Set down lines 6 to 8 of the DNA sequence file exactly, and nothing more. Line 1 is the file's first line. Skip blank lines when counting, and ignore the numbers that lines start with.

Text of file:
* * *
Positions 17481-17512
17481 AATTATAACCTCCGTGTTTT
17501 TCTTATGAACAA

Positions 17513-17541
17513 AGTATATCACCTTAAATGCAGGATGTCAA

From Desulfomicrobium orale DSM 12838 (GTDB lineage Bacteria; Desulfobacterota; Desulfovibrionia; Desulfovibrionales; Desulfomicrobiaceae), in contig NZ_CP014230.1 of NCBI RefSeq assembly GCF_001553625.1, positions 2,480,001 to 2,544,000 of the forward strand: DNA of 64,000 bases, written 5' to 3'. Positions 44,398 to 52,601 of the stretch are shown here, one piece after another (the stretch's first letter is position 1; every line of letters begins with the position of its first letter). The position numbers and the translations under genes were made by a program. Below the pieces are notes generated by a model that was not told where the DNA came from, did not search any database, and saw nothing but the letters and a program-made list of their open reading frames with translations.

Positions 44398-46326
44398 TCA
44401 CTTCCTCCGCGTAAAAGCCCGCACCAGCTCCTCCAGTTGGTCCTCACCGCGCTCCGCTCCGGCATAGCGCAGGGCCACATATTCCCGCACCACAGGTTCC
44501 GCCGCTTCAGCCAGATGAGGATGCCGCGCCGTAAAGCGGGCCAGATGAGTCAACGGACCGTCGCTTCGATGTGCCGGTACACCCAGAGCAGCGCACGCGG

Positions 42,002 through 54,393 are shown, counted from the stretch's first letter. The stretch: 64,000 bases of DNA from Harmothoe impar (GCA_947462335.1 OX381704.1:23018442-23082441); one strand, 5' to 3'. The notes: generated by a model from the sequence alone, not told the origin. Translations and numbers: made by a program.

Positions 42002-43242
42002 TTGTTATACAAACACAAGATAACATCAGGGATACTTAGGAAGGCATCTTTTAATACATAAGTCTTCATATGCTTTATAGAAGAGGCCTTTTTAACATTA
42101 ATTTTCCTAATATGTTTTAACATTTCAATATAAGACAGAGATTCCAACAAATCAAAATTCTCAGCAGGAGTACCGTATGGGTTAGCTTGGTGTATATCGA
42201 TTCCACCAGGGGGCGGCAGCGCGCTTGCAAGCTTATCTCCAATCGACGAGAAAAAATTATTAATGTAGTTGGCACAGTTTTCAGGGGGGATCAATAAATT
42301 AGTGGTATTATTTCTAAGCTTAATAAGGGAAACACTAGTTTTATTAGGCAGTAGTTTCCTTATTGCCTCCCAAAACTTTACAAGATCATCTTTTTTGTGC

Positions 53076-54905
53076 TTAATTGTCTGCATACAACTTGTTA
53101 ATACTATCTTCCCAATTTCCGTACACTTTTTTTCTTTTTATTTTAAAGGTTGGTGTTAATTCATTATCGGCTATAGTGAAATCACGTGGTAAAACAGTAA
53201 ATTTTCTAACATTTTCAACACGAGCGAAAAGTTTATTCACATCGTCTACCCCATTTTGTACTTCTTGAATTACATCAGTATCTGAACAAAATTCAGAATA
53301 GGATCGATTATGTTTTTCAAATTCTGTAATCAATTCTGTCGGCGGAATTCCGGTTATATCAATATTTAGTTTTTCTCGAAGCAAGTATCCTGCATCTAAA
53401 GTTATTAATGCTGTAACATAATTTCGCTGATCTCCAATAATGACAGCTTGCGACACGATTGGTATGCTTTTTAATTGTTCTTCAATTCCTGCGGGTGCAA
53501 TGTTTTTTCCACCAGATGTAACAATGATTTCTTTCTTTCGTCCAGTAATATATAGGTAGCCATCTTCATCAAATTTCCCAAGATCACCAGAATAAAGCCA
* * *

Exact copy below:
From Desulfomicrobium orale DSM 12838 (GTDB lineage Bacteria; Desulfobacterota; Desulfovibrionia; Desulfovibrionales; Desulfomicrobiaceae), in contig NZ_CP014230.1 of NCBI RefSeq assembly GCF_001553625.1, positions 2,480,001 to 2,544,000 of the forward strand: DNA of 64,000 bases, written 5' to 3'. Positions 44,398 to 52,601 of the stretch are shown here, one piece after another (the stretch's first letter is position 1; every line of letters begins with the position of its first letter). The position numbers and the translations under genes were made by a program. Below the pieces are notes generated by a model that was not told where the DNA came from, did not search any database, and saw nothing but the letters and a program-made list of their open reading frames with translations.

Positions 44398-46326
44398 TCA